Because Small Business is Big Business

Posts by David Catalan

Mortal Creativity

In our daily experiences, as we travel the path of personal and professional living, we are constantly called to action by visual and written advertising. Some we automatically file away in some part of the brain created for that purpose, some we take in through a more conscious part of the brain that processes the information, while some force us to stop and marvel at the creativity, which is being revealed before our senses. Advertising is creativity in action.

What is creativity? Is it a mysterious quality, like genius, that is present at the birth of each individual? Is it reserved only for the artist, such as a Rembrandt or a Mozart, and cannot flow into the essence of us, who are not blessed with an artistic flair? Why does the use of the adjective creative lift the thing being observed into a higher realm of existence? Why does the creativity label appear to be out of the reach of most mortals—an attitude that relegates us to a level of just being satisfied with what we assume to be our skills and talents?

Let me assure you that if you are informed, you are creative. Creativity, I believe, is a blossoming of information. The more you know about people and their environment, the greater becomes the understanding of their nature, or “what makes them tick.” With such essential acquired information, the better you can appreciate their attributes, and the more expressive you can be in recounting their strengths. On the flip side, the better you know their weaknesses and what to avoid.   Get your creative juices flowing by checking out the book Small Business Guide to Marketing Basics


Ad Man

Ad men live in a world of puns, quips, rhymes, jingles, and anecdotes— with a touch of poetry—a world of words and phrases, which grab the mind and stick. If you publish a magazine, it is copywriting writ large. It’s all stories. Stories that will not only entice your subscribers to renew their subscriptions but also will attract new advertisers—the lifeblood of radio, magazines, newspapers, and television. Copywriting writ small must accomplish the same end for your product or service. Whether it is William Shakespeare’s Hamlet or Ernest Hemmingway’s For Whom the Bell Tolls, both authors rode the power of the written word to success, albeit a different style, a different time, a different audience. Remember, the only reason a business exists is to make a profit. If you decide to write your own copy, I suggest that you take a walk, visit a business, and write in your mind copy for that business.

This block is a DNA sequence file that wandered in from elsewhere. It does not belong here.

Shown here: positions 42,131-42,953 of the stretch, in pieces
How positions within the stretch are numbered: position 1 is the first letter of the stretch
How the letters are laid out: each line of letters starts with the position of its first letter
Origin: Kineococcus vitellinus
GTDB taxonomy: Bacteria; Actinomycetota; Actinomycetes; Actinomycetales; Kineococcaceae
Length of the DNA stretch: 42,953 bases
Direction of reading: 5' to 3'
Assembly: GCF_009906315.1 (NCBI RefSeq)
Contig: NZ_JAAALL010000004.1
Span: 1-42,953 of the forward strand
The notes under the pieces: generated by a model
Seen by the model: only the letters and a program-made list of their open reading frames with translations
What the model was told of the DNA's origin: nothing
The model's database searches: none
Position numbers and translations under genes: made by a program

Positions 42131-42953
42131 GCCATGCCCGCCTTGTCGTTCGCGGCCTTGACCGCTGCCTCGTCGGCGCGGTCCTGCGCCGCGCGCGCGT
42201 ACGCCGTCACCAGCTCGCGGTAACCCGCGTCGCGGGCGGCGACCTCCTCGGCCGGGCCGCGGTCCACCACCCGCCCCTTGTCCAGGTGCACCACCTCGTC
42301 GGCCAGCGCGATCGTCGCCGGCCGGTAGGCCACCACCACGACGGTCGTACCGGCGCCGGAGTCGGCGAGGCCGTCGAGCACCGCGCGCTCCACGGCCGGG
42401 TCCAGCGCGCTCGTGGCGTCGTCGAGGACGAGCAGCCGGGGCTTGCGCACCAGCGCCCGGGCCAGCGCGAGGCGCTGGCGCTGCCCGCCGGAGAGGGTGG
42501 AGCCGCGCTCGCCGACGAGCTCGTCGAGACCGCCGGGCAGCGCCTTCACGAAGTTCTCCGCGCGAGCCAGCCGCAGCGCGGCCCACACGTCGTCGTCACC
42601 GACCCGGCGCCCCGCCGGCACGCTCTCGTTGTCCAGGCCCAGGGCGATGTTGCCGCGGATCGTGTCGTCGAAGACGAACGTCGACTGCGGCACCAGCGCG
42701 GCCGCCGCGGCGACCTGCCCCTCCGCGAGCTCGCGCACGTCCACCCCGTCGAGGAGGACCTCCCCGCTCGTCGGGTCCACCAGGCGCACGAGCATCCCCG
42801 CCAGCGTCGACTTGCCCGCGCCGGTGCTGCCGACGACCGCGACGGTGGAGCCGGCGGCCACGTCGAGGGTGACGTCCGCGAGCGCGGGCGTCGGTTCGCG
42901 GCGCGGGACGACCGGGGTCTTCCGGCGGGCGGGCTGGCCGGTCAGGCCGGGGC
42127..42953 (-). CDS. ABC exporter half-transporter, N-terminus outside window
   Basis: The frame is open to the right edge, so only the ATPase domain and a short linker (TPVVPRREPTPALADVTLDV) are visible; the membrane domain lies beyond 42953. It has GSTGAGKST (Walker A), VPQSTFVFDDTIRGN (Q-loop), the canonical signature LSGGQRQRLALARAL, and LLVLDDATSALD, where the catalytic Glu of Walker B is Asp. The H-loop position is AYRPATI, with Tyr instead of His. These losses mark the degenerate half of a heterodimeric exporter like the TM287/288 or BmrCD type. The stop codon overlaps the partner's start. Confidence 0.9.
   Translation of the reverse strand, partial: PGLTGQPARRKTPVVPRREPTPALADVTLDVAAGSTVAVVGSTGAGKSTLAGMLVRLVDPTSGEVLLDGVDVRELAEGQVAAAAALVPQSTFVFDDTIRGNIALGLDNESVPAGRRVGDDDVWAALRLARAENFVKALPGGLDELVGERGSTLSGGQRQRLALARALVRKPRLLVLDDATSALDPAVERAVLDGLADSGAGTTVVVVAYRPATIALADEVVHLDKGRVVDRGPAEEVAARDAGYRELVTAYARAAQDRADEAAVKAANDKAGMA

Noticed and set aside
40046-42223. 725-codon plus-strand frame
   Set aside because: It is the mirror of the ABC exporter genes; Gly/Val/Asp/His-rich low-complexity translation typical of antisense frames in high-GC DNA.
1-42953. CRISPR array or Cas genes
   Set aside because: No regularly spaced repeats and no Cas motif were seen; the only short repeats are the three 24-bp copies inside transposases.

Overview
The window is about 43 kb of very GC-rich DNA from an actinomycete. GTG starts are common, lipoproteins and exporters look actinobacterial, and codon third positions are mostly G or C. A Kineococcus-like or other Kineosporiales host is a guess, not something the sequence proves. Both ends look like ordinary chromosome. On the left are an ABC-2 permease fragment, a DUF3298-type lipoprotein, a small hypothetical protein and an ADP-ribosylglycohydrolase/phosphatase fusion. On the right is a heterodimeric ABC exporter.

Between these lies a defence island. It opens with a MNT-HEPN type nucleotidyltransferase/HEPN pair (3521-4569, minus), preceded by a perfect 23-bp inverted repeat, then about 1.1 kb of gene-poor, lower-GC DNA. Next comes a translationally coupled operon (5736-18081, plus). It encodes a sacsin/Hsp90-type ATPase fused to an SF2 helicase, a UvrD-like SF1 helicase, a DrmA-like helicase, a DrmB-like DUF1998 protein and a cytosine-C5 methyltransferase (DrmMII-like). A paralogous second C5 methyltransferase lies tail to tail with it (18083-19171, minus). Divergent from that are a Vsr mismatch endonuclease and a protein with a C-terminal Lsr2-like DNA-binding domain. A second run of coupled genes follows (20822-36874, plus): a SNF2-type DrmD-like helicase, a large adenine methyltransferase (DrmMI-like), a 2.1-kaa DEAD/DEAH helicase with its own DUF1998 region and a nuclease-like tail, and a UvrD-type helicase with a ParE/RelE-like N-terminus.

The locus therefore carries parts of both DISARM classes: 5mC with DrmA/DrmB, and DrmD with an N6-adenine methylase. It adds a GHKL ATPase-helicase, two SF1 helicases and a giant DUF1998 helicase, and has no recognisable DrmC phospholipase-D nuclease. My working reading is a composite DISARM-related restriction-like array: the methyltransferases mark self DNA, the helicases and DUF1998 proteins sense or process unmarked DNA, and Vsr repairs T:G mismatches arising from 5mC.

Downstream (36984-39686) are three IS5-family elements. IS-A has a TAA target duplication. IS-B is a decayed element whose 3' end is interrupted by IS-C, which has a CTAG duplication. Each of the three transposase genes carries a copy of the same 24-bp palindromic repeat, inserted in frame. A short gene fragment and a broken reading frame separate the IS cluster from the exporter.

Advertising made simple, check out the book Small Business Guide to Marketing Basics


Be Strategic

The Strategic Planning Cycle. The strategic plan provides a roadmap for the company to follow. The planning cycle is straight forward. Once a strategic plan is developed, it provides the guidebook for day-to-day operations of the company. In other words, execution of the plan is a continual (daily) process, which is monitored on a periodic basis (perhaps monthly or quarterly). Every so often, perhaps annually or biannually, the strategic plan itself is revised. This cycle is shown in the figure below.


Strategic Planning Cycle Note: Bradford and Duncan’s Simplified Strategic Planning.

Are you ready to strategize?  Check out the book “Small Business Guide to Marketing Basics


At What Cost

The cost of your marketing efforts depends on many factors, including such considerations as:

  • How established is your business or have you positioned yourself successfully? (If no one has heard of your business yet, you should probably spend more.)
  • What industry are you in and what are your priority products or services? (You should have a sense of how much your competitors are spending.)
  • How much can you really afford? (Don’t spend yourself into a hole, especially today, when there are so many cheap and highly effective Web options to help you promote your business.)

After you’ve gathered all the business variables and arrived at an annual figure for marketing costs, don’t forget about other marketing-related expenses, such as market research, attending functions and trade shows, training yourself and others, and hiring experts to help you with special projects, such as improving your Web site and beefing up its content. And always allow a bit extra for the unexpected under the Contingency line item.  Learn more about marketing cost in the book “Small Business Guide to Marketing Basics


The Brands Have It

What is brand? I’m reminded of scenes from one of my favorite American movies, Red River; namely, the branding of cattle in preparation for a historic cattle drive along the old Chisholm Trail. Brands were visual symbols of ownership. They depicted in graphic geometric shapes and/or letters the names of the various ranches: The Circle R, The Flying P, and The Two Rivers are examples. The brand message to all who saw it said, “This is mine, and it is separate from the rest of the herd.”

The most successful and durable brands like Coca-Cola, Walt Disney, Ford, and Budweiser create a special relationship between the company providing the product and the customer—indeed, the brand becomes the product in the mind of the customer.

“Brand Bonding” results in the customer experiencing a feeling of ownership. Recent television and print commercial scripts have the actors saying, “that’s my CVS,” “my Sprint,” my Tide.” After multiple repetitions and images of people just like us embracing a product, an almost subliminal message becomes imprinted and oftentimes drives the sales decision.   Are you ready to get started in branding your small business? Check out the book “Small Business Guide to Marketing Basics